Find out more about our students achievements whilst on the course.
A team of students from the course have recently won the inaugural Mayor's Low Carbon Prize.
The winning entry centres on the idea of a 'green key' for new householders and property owners. Every year in London around 250,000 household moves are made and thousands of new businesses start-up. Every move is a chance to change, break old habits, and make a fresh start. When each move occurs, the new resident or owner is given a physical and metaphorical 'green key' – loaded with up-to-date information on green products, services and resources, to help them live more sustainably. The key gives people the information they need to more easily make lasting sustainability-informed choices at a pivotal moment.
The £20,000 contest, sponsored by Berkeley Group, was launched to inspire students to come up with innovative ideas for cutting carbon emissions in the city of London. More than 100 entries were judged by a panel including leading architect Sir Terry Farrell and Zac Goldsmith MP. The winning team of Martin Cobley, Jonathan Pye-Finch, Anne-Kathrin Schoettle, David Singer and Andre Vigil was supported by course director Paul Micklethwaite.
The winning students had also benefitted from the Green Growth Business Development Bootcamp series, also supported by the Mayor of London, held at Kingston University in November 2011.
Liani won the The Resourceful Architect RSA (Royal Society for the encouragement of Arts, Manufactures and Commerce) Design Directions competition. She challenged the role of the professional as sole creator by involving children and young people on the Cambridge Road estate in Kingston upon Thames, London (where residents experience poorer health than in more affluent areas of the borough) in developing their environment. Her project provided them with a platform to respond to life on their estate at a workshop, through visual responses and reflection, which led to ideas on how to improve their present reality and spaces, co-creating and transforming their aspirations for an improved environment into proposals for change.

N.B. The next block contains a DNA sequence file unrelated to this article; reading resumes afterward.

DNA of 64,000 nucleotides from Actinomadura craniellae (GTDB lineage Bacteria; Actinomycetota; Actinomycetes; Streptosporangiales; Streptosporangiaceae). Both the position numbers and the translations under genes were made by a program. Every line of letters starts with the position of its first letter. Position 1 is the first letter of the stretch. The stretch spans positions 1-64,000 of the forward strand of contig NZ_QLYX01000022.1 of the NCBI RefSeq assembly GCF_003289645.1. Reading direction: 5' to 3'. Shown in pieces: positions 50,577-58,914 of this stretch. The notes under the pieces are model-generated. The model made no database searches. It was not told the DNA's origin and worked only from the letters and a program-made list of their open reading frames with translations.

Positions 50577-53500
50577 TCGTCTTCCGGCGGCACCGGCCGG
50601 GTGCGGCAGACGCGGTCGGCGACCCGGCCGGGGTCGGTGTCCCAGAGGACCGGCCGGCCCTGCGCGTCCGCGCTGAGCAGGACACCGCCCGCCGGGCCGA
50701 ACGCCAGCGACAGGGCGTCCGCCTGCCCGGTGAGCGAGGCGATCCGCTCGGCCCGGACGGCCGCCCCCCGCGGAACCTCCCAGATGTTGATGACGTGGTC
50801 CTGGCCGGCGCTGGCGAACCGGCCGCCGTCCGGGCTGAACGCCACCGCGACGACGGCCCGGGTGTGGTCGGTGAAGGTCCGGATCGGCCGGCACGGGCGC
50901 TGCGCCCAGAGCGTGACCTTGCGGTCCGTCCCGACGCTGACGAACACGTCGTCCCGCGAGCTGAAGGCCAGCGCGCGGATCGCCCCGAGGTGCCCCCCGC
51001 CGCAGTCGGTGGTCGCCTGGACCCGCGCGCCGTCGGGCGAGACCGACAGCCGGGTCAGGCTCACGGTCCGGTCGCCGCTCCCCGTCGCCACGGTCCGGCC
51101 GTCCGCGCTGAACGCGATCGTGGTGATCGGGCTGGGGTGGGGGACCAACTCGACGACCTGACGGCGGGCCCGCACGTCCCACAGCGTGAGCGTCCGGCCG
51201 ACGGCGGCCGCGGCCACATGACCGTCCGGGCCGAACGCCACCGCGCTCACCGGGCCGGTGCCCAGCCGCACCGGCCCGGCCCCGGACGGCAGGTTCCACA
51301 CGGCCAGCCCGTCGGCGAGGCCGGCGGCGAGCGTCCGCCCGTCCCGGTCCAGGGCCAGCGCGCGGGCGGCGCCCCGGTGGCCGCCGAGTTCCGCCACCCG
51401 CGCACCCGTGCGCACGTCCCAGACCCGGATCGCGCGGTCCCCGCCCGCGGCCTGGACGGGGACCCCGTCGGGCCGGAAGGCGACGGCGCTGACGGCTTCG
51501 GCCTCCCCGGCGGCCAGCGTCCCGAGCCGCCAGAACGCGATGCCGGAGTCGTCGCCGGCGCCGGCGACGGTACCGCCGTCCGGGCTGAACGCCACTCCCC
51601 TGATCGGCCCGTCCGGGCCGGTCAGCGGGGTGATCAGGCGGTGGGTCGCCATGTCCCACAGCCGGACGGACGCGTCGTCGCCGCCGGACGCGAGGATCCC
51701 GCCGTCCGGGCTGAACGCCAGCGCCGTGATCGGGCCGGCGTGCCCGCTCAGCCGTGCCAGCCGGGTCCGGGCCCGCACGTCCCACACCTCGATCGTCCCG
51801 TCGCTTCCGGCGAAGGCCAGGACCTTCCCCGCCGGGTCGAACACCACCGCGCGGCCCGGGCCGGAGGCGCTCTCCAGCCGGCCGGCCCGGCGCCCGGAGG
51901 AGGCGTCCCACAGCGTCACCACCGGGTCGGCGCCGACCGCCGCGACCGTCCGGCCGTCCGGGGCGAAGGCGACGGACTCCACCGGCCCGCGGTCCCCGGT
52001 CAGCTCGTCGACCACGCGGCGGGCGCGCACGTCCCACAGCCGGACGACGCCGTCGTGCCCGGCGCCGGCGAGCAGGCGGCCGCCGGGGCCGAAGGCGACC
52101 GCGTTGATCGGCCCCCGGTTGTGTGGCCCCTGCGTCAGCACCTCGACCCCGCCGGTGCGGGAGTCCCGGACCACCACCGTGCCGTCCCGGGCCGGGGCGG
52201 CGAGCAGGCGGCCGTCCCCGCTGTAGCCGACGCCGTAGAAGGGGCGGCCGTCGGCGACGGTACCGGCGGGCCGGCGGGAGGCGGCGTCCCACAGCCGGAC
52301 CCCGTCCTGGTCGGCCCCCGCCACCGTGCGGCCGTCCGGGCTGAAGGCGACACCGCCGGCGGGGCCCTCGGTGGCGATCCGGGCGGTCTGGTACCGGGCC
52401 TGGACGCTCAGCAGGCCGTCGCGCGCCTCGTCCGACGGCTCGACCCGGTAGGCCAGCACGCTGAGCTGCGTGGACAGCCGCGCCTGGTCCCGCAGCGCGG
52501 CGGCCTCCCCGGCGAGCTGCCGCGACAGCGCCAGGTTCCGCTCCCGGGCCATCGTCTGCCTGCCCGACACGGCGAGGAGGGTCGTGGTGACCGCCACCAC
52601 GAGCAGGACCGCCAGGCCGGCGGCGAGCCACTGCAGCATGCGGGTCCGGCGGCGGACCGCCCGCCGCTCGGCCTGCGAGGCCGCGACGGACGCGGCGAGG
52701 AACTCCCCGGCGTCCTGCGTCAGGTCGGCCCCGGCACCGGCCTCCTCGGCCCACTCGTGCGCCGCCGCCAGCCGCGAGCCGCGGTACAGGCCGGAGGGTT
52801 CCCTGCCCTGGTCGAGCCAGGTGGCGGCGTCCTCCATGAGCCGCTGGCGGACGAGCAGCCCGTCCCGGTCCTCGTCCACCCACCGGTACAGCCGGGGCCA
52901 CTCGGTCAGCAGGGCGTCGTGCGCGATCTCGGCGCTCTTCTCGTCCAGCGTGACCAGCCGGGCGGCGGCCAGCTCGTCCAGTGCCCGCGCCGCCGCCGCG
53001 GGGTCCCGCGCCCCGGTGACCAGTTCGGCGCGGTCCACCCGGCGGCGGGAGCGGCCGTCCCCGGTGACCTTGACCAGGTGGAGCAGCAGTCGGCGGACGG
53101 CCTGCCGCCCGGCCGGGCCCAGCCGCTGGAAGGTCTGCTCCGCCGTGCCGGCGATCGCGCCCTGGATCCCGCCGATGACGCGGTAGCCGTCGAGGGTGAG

Natalie Smith and Albert Mallari were one of four winners of the sixth WestFocus Bright Ideas competition which attracted more entries than ever before. Students from across the WestFocus consortium (six universities in the South East) submitted 175 entries. Some students entered in teams, bringing the total number involved to 275 students.
Natalie and Albert's 'idea' was a social enterprise responding to the increasingly important need to supplement London's consumption patterns with fruit and vegetables that are produced locally. A key component of their enterprise was utilising the vertical spaces in the city.
Student entries were varied in origin and style, including social enterprises, enterprise projects, and products and services with commercial targets. Online software solutions were popular; other examples included a vital aid for health care providers in the prevention of deep vein thrombosis and a social enterprise responds to Natalie and Albert's social innovation response.
The final event took place at the historic Regent's campus of the University of Westminster.